Tao and words
The purpose of words is to convey ideas. When the ideas are grasped, the words are forgotten.
Where can I find a man who has forgotten words? He is the one I would like to talk to.
The Way of Chuang Tzu
The banner photoLooking north: Chesterman Beach, Tofino, BC. See Storm watching.
Tagsalphabet Apple architecture art bit.ly bitly Bodhidharma Calepino crowdsourced fountain pens frog Griffin & Sabine iMandalArt iPad Japanese garden koan MandalArt meditation Moleskine moment notebooks now ocean Pacific paper photography poetry pond present science storm stylus Tao Tarrant technology Tofino twitter typography URL shortener water weather web wedding words Zen
Travel and wisdom
It is experience that is the ultimate teacher. That is why wise people travel constantly and test themselves against the flux of circumstance.
A Random Quote/Thought
You'll soon be speaking Esperanto like a native.
Category Archives: Technology
As I said in Part I of this post, hangers-on do one thing — they hang on. So in the aftermath of my late-June post, Is ‘Iterating Grace’ re-iterating ‘Milwaukee’?, I continued to check Twitter for mention of either “iterating grace” or #iteratinggrace. This was definitely FOMO-ish, but my co-hanger-on, Teddy Roland (@teddyroland), and I had invested more time than probably anyone (everyone?) else on the planet in trying to figure out who had created the phenomenon that was Iterating Grace (IG). So it was easy to rationalize just a bit more time every day or two or three.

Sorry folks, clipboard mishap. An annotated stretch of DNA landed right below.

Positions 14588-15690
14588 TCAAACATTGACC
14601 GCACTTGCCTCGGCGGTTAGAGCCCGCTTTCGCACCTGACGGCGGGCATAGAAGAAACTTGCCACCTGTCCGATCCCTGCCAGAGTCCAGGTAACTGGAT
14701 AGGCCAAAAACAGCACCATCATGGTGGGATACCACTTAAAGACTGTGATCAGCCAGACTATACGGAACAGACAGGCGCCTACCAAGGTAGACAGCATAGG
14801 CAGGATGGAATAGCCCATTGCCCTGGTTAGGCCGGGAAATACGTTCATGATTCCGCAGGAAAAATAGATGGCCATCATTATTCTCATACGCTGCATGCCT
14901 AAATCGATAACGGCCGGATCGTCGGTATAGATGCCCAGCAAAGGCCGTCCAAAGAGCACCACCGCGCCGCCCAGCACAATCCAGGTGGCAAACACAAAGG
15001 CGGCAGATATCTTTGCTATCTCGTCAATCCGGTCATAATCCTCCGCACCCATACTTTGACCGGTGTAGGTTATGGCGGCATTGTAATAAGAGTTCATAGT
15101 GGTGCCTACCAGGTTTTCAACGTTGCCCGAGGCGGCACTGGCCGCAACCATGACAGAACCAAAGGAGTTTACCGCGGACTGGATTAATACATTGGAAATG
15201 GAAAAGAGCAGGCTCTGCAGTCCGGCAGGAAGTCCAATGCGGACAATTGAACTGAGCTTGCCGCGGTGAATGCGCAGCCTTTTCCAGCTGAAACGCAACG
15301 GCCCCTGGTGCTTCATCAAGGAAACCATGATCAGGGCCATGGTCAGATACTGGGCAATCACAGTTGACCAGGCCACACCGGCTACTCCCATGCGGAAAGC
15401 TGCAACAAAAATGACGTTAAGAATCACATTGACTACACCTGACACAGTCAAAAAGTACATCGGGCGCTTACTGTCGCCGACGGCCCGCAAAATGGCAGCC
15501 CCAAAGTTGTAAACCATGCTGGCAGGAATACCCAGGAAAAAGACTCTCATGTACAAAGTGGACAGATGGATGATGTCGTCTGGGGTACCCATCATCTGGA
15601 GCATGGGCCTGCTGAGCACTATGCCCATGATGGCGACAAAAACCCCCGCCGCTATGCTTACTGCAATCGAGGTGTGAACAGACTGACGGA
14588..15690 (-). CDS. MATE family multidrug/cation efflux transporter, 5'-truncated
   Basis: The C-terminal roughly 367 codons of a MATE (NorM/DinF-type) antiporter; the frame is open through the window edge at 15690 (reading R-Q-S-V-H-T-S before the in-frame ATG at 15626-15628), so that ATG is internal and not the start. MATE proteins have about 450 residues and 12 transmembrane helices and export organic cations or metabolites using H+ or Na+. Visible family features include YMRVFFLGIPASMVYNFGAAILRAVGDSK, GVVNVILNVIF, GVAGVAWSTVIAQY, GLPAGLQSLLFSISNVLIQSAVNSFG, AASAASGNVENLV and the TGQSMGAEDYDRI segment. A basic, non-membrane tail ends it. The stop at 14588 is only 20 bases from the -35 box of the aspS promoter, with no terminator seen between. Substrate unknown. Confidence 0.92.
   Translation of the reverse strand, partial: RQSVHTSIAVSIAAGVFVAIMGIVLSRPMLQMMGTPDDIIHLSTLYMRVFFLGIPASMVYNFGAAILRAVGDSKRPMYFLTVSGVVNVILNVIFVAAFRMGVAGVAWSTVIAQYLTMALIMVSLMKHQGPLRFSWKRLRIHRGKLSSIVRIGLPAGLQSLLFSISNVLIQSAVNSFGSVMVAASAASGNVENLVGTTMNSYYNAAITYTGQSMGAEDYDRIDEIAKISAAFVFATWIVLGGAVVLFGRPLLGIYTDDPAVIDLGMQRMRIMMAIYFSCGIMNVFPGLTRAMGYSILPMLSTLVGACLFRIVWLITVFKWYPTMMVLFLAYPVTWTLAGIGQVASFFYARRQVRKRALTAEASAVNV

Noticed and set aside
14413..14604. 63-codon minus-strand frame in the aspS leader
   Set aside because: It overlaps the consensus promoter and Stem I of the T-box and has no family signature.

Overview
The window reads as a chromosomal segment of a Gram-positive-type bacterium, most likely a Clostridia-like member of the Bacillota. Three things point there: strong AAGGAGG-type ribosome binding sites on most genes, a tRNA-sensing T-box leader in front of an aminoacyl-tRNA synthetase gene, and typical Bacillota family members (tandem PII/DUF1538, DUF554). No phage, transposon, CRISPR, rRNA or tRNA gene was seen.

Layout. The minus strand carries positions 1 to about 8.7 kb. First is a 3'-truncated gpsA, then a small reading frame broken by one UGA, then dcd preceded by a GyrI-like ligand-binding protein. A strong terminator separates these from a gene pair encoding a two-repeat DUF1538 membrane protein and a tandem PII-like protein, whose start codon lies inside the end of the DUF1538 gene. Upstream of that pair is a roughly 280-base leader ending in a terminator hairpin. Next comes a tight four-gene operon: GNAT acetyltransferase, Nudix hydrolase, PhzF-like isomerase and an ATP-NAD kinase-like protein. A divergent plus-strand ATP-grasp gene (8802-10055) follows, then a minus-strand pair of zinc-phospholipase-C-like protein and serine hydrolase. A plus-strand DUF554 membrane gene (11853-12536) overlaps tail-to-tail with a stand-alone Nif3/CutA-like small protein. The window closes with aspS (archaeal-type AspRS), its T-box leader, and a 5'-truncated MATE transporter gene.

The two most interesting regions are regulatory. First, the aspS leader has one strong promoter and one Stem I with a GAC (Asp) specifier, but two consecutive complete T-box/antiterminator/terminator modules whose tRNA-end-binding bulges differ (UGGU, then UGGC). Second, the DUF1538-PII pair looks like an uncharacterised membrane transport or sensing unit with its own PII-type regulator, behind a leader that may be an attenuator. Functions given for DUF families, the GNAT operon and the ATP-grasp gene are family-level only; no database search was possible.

Consider an evening in New York City in late September 2013. Two men and a woman are in the Brooklyn apartment of one of the men, or more likely in her pied-à-terre in Manhattan. Or perhaps nowhere, since I am hypothesizing about this gathering, not recounting. They are reviewing the events of the day, which saw the culmination of a project that the men had begun five years before and of which the woman had learned only a little less than a year earlier. Her subsequent role had been solely as observer and recorder of events, until this morning, when she became a minor participant as well.
When I wrote my first three posts on bitly (as “bit.ly”) nearly five years ago, they offered a serious-yet-humorous attempt to answer a simple question: Given that bitly’s shortened URLs were only 6-character strings and given the effort by 301Works (through the Internet Archive) to preserve those “mappings,” how long would it be before bitly ran out of strings? My assumption-dependent answer back then — roughly the year 2030 — is now as irrelevant as 301Works seems to be invisible, but you can find the third post here with backlinks to the first two: “Soooo big!” Counting on bit.ly, Part III.